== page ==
Dec. 23, 1855

[Cadiz, Spain].

Letter to Maria. Fails to pick up freight and leaves for New Orleans, states 7 captains had yellow fever and 1 died of it, mentions death of Mrs. Field from typhoid.

June 4, 1856

New Orleans.

Letter to Maria. Mentions possibility of going to pine woods while ship is laid up, comments on favorable change in sister’s appearance, postscript by Guy.

Marianne Edwards on board new ship, probably George W. Bourne

Oct. 10, 1856

St. John, New Brunswick, Newfoundland.

Letter to Maria. Comments favorably on accommodations and crew of new ship and discusses husband’s attitude toward her joining him; states ship will lie in port for 25 days loading cargo.

Apr. 24, 1857

Callao, Peru.

Letter to Maria. Comments on voyage of 94 days around Cape Horn, mentions death of relative, discusses damage done by revolution over presidential election in city, mentions foreign vessels in port and advantages of living on ship, and states husband’s charter requires him to remain 3 months at the Chinchas to load [guano].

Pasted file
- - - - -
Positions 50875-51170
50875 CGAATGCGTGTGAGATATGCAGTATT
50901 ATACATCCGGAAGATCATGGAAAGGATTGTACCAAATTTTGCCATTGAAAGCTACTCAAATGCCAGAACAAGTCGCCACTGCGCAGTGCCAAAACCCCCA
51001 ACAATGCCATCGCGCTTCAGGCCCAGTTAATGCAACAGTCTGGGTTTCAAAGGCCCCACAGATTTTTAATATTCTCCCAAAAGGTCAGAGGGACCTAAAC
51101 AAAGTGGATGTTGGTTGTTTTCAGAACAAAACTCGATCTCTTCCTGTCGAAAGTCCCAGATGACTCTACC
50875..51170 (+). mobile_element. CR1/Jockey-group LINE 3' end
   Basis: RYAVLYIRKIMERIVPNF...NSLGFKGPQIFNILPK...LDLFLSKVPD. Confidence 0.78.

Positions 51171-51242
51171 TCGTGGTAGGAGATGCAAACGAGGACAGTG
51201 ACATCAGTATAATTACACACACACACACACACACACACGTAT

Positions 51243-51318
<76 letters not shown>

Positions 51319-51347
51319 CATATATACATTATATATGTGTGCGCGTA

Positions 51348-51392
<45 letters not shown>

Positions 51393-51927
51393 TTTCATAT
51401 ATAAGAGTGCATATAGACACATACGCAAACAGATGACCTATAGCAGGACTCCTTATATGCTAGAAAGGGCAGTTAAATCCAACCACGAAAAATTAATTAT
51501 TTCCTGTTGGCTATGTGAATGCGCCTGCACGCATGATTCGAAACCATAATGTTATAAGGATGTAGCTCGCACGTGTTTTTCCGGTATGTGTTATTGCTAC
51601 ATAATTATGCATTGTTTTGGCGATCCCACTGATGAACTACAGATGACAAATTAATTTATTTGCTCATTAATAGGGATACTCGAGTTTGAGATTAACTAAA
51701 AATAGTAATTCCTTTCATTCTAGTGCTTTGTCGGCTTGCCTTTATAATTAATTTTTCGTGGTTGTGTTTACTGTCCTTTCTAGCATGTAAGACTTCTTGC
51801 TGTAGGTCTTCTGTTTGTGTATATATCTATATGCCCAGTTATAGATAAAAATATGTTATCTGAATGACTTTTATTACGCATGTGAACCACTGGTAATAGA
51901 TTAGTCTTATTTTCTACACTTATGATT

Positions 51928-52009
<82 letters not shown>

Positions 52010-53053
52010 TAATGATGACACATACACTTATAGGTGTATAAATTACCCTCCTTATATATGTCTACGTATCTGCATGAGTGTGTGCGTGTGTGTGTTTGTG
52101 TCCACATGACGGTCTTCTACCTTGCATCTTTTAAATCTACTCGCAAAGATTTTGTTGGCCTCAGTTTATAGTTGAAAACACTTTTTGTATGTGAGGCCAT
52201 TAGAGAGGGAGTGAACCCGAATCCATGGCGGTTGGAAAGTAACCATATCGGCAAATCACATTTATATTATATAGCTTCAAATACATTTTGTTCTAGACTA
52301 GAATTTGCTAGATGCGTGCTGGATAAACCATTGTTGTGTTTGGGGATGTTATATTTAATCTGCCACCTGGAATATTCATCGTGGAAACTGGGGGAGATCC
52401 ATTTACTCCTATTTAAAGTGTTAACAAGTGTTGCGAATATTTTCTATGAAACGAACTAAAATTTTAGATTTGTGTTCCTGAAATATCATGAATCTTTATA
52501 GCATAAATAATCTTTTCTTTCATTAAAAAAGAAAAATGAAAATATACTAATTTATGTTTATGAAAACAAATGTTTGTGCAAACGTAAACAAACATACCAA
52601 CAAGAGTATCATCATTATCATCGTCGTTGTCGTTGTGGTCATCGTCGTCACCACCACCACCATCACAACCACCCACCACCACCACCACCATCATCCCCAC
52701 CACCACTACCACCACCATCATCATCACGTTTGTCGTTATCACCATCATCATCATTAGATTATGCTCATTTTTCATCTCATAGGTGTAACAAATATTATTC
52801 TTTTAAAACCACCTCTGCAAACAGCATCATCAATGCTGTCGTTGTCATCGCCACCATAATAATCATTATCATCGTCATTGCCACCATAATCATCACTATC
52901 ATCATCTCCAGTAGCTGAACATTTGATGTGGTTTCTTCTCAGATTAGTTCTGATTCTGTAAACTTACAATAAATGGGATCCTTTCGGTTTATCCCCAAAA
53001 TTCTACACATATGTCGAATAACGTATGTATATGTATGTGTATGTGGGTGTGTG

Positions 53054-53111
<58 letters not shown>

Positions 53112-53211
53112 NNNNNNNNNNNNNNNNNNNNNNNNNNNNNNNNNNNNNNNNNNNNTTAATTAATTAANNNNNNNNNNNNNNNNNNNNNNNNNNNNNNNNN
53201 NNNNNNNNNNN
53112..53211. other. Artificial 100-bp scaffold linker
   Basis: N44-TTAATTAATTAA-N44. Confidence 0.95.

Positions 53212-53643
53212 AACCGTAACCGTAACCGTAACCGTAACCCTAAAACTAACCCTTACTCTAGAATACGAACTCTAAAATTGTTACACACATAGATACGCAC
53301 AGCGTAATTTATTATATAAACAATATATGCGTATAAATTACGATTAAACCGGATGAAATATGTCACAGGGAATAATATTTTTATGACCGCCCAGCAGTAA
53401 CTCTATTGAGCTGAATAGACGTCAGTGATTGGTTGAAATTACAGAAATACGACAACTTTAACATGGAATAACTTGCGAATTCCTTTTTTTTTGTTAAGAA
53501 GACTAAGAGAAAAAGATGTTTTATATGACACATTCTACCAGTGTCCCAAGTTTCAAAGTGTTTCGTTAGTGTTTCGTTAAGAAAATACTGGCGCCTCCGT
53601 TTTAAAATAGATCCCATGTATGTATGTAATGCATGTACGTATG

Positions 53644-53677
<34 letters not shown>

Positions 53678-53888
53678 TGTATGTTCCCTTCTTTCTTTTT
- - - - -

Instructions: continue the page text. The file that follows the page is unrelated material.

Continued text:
Chincha Islands, Peru.

June 1857

Letter to Maria. Relates household matters and family news, comments on abundance of food, compares favorably the stores and churches in Lima to Cadiz, mentions matters concerning the crew, describes the North, South, and Middle Islands and states English and American ships load guano at North Island.

July 6, 1857

Letter by Guy M. Edwards to parents (friendly note by Marianne mentioning children and plan to return to Callao). States 35 days required to load ship with 12,000 tons of guano; describes Island with 100 ships loading guano; states Peru seems like a band of pirates governed by leader and not a republic; relates difficulties caused by no banks and only silver currency; states freight home amounts to $25,000.

July-Sept. 1857

2 letters to Maria. Relates plan to discharge load in Antwerp and return to New Orleans, comments on local news in Quincy (July 18, 1857); sends $300 to Charles [Edwards], describes daily life on board ship (Sept. 2, 1857).

Jan. 5, 1858

English Channel.

Letter to Maria. Mentions members of the Henry Ashley family in Evansville, Indiana; states husband trying to save “light dues” by sending pilot boat for his orders; discusses observance of Thanksgiving and Christmas on board ship; attributes good health of crew to ample food provided.